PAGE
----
The living human brain is a tremendously complex organ that modern science is striving to better understand. Electroencephalography (EEG) is an instrument that allows to study it non-invasively, at a macroscopic scale. This talk demonstrates the importance of advanced signal and image modeling for interpreting EEG datasets. Typically, such datasets consist of multi-trial and multi-sensor signals, corrupted by very strong noise. The challenge is especially difficult because of a general lack of ground truth information. The talk will describe recent developments in this field and their usage in clinical and cognitive neuroscientific research.



Maureen Clerc received the PhD degree in applied mathematics from Ecole Polytechnique, France in 1999, and visited Stanford Statistics Department in 2000. She joined Ecole des Ponts in 2001, received the habilitation from University Nice Sophia Antipolis in 2007, and was awarded a research director position at Inria in Sophia Antipolis in 2009. Her research combines mathematics and computer science to extract dynamic information from the living human brain. This interdisciplinary research is performed in close interaction with clinical partners from Marseille and Nice University hospitals. She has set up an electroencephalography laboratory for developing Brain Computer Interfaces, notably through a French National Research Agency grant which she coordinated (CoAdapt 2009-2014). She serves on the Editorial Board of Biomedical Engineering OnLine, and of the ISTE-Wiley book series. She received the best PhD thesis award from Ecole Polytechnique, and in 2014, she has been awarded with the Pierre Faurre prize by the French Academy of Science.



Speaker: Prof. Emmanuel Candes

Stanford University, USA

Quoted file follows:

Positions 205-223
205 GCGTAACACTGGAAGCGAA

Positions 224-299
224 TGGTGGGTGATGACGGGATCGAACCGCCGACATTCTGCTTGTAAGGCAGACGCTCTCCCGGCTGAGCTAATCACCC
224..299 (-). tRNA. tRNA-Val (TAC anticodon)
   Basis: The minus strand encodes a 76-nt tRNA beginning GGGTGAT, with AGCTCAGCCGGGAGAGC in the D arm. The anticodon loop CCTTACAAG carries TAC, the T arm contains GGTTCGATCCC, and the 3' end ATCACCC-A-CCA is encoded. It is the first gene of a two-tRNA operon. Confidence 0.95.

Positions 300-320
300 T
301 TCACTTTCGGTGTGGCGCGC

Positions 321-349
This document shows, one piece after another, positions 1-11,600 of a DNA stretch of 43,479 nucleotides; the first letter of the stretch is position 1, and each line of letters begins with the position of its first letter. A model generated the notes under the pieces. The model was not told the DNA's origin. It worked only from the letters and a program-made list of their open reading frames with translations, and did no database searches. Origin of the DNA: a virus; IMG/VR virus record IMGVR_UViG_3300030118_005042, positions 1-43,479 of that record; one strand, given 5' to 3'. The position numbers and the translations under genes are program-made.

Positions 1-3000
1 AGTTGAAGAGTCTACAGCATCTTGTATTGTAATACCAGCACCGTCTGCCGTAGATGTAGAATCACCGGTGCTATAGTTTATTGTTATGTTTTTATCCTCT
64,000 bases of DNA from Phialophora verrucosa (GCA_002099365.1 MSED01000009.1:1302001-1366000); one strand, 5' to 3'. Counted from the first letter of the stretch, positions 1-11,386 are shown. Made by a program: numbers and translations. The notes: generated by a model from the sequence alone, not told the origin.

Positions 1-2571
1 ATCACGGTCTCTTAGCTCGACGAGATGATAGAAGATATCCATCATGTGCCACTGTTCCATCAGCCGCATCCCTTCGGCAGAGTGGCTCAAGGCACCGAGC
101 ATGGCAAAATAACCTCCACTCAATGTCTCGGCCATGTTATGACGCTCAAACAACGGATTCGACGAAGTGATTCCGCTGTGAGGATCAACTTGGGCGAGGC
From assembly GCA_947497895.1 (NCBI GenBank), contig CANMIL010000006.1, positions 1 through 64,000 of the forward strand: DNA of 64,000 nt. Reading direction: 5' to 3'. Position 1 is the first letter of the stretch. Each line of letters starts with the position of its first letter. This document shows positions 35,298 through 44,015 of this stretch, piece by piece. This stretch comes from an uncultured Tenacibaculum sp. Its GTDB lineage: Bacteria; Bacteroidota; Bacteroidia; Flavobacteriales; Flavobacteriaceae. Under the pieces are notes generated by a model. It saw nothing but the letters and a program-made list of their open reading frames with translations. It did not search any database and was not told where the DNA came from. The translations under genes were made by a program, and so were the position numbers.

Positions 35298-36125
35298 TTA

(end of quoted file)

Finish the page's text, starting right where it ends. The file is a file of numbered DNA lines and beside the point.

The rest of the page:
Title: Beyond Compressed Sensing: The Effectiveness of Convex Programming in the Information and Physical Sciences



This talk discusses three concrete problems characterized by incomplete information about an object of interest. The first is the century-old phase retrieval problem where intensity-only measurements – phase information is completely missing – are available about an image as in X-ray crystallography, and we wish to recover the phase.  The second is the super-resolution problem where one can only observe the low-frequencies of a signal and/or image due to physical laws, and wish to recover the high-end of its spectrum as to ‘beat’ the diffraction limit’. The third is a problem in data analysis and computer vision, where we observe only a few entries in a data matrix – for instance users’ preferences for a collection of items – which may have been further corrupted, and we wish to infer reliably all the missing and corrupted entries. To retrieve what seems lost, we describe three simple solutions with a common theme, namely, the use of ideas from convex programming. We present some theory explaining when one can and cannot expect these methods to provide accurate answers, as well as some applications.